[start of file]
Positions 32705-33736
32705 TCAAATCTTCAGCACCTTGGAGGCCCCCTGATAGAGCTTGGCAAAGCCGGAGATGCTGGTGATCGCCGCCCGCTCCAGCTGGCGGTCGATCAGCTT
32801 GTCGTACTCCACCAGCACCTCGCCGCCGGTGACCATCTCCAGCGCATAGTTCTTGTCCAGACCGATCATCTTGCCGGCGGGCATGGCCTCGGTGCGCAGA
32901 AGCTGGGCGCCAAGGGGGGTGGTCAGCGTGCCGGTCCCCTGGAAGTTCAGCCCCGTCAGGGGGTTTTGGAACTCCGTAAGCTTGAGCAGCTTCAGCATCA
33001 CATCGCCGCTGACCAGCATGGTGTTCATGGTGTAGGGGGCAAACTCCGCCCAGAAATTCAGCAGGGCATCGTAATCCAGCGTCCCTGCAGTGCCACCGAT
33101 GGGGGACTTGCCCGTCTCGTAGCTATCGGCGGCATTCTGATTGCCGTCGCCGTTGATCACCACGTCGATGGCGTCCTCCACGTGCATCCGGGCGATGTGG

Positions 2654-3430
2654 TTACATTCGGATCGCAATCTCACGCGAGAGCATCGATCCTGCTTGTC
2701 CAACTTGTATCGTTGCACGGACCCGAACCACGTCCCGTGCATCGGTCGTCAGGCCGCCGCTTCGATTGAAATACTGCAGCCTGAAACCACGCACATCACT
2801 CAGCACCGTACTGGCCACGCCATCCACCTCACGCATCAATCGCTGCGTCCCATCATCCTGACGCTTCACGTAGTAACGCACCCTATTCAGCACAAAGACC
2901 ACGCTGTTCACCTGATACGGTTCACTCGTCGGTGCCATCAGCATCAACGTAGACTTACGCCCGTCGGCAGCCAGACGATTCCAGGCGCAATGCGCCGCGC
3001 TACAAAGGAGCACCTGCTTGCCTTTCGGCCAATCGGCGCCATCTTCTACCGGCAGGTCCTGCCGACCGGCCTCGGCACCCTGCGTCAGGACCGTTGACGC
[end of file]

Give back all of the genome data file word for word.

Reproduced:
Positions 32705-33736
32705 TCAAATCTTCAGCACCTTGGAGGCCCCCTGATAGAGCTTGGCAAAGCCGGAGATGCTGGTGATCGCCGCCCGCTCCAGCTGGCGGTCGATCAGCTT
32801 GTCGTACTCCACCAGCACCTCGCCGCCGGTGACCATCTCCAGCGCATAGTTCTTGTCCAGACCGATCATCTTGCCGGCGGGCATGGCCTCGGTGCGCAGA
32901 AGCTGGGCGCCAAGGGGGGTGGTCAGCGTGCCGGTCCCCTGGAAGTTCAGCCCCGTCAGGGGGTTTTGGAACTCCGTAAGCTTGAGCAGCTTCAGCATCA
33001 CATCGCCGCTGACCAGCATGGTGTTCATGGTGTAGGGGGCAAACTCCGCCCAGAAATTCAGCAGGGCATCGTAATCCAGCGTCCCTGCAGTGCCACCGAT
33101 GGGGGACTTGCCCGTCTCGTAGCTATCGGCGGCATTCTGATTGCCGTCGCCGTTGATCACCACGTCGATGGCGTCCTCCACGTGCATCCGGGCGATGTGG

Positions 2654-3430
2654 TTACATTCGGATCGCAATCTCACGCGAGAGCATCGATCCTGCTTGTC
2701 CAACTTGTATCGTTGCACGGACCCGAACCACGTCCCGTGCATCGGTCGTCAGGCCGCCGCTTCGATTGAAATACTGCAGCCTGAAACCACGCACATCACT
2801 CAGCACCGTACTGGCCACGCCATCCACCTCACGCATCAATCGCTGCGTCCCATCATCCTGACGCTTCACGTAGTAACGCACCCTATTCAGCACAAAGACC
2901 ACGCTGTTCACCTGATACGGTTCACTCGTCGGTGCCATCAGCATCAACGTAGACTTACGCCCGTCGGCAGCCAGACGATTCCAGGCGCAATGCGCCGCGC
3001 TACAAAGGAGCACCTGCTTGCCTTTCGGCCAATCGGCGCCATCTTCTACCGGCAGGTCCTGCCGACCGGCCTCGGCACCCTGCGTCAGGACCGTTGACGC